From:  Nis Jorgensen 
Subject:  Re: [Buggnubg] Confidence intervals from rollouts 
Date:  Thu, 05 Sep 2002 11:00:56 +0200 
On 04 Sep 2002 08:22 0700 David Montgomery <address@hidden> wrote:
Consider a single position, for which we have 3 rollout samples A, B, and C. The idea of rotating the first ply or two is that the variance of the *difference* between two plays should be reduced, since one aspect of the luck has been eliminated.
Permission to disagree, sir. I lack the understanding of exactly what you mean above, but I do understand that I disagree on several levels.
The idea of rotating the first ply or two should be to reduce the difference between the "true" value of a position and the results of rollouts. The variance (or rather standard error) is just a _measure_ of how much we trust the result, and reducing the value is not a goal in itself.
This is very important to stress, especially in cases like this, where we should expect the standard error to go _up_ even though the actual trustworthyness of the rollout should improve
Also, I don't understand why you bring "different plays" into this. This is of course relevant for the "duplicate dice" evaluation, but not for the rotation (for which I would reserve the word "stratification").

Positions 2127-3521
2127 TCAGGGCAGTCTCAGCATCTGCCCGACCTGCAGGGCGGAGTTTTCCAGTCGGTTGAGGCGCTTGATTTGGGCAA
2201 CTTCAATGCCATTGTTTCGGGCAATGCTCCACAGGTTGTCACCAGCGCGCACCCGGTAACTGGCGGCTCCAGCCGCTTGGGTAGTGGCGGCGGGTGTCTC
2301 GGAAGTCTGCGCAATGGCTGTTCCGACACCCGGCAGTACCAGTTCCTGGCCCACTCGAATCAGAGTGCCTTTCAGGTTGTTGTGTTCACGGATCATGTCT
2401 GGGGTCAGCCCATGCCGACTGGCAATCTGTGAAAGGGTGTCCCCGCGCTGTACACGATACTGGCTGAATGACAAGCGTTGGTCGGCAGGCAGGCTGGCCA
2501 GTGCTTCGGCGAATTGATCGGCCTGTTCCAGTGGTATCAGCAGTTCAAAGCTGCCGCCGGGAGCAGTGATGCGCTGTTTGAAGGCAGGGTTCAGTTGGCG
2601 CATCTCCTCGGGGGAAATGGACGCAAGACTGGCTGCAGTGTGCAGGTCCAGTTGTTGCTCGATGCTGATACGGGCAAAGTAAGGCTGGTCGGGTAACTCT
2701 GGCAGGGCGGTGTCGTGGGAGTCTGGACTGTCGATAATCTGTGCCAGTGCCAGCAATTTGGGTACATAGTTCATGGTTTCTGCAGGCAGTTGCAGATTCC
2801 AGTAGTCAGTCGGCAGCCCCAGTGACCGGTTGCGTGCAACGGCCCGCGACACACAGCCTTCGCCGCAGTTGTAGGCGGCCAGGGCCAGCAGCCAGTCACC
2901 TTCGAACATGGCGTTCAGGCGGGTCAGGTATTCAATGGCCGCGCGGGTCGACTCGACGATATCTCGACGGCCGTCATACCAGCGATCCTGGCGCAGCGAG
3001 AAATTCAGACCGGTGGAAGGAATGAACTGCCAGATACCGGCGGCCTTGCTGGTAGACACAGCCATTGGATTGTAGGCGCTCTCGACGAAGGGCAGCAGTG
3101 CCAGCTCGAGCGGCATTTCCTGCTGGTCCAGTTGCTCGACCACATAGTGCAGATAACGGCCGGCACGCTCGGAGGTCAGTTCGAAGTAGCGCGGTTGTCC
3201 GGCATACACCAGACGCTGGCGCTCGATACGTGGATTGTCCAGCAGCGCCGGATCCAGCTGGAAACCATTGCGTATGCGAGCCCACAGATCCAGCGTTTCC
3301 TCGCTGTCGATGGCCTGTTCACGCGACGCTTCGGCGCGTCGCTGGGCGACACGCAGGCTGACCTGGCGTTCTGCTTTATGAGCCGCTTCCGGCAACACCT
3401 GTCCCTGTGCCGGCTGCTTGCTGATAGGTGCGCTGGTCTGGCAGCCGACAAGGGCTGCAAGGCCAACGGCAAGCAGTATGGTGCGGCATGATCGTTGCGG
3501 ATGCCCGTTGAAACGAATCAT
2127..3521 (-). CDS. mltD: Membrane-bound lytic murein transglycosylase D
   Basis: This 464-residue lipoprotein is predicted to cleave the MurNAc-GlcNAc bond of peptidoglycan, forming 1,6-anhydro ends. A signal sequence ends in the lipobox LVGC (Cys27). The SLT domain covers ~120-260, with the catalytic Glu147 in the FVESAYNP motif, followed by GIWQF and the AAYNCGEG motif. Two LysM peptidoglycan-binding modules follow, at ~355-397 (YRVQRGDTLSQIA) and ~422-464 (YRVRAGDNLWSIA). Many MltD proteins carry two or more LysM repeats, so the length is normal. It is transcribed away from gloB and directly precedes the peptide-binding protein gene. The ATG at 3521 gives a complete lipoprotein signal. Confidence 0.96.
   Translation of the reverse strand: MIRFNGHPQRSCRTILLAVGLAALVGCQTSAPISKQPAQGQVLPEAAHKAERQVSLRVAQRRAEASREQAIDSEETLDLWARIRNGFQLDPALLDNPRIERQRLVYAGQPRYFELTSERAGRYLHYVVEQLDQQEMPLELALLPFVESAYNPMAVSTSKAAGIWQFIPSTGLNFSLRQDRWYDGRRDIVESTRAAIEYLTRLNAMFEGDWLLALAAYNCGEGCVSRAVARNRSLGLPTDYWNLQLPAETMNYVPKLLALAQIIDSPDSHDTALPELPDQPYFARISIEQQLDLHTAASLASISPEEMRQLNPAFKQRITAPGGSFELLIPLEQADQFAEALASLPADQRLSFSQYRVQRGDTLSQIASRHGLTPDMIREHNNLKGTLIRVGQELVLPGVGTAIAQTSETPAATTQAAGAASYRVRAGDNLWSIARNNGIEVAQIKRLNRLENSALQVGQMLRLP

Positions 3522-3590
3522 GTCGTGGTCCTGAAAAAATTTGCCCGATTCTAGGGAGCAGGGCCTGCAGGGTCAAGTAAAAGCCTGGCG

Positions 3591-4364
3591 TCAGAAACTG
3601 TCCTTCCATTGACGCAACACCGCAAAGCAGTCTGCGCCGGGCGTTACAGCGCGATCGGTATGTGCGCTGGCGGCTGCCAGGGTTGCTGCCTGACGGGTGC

So, for example, we would expect that the standard error of abs(A  B) would be less than sqrt(2)*[true standard error of rollout of that size of that position].
I am not sure what you mean by the "standard error of abs(AB)". I assume you just mean Abs(AB)?
So I think what I did was to consider that from C I could get an unbiased estimate of this true standard error, and then I compared this (* sqrt(2)) with abs(AB). I repeated with CA vs B and CB vs A, and repeated the whole thing for hundreds or thousands of positions.
Hmmm  I think I start to see what you are doing here. I am not convinced that this is a good way to estimate the value of stratification.
I think I will do some simple coin experiments, and see if this brings me any insights.
 Nis Jorgensen Greenpeace Amsterdam
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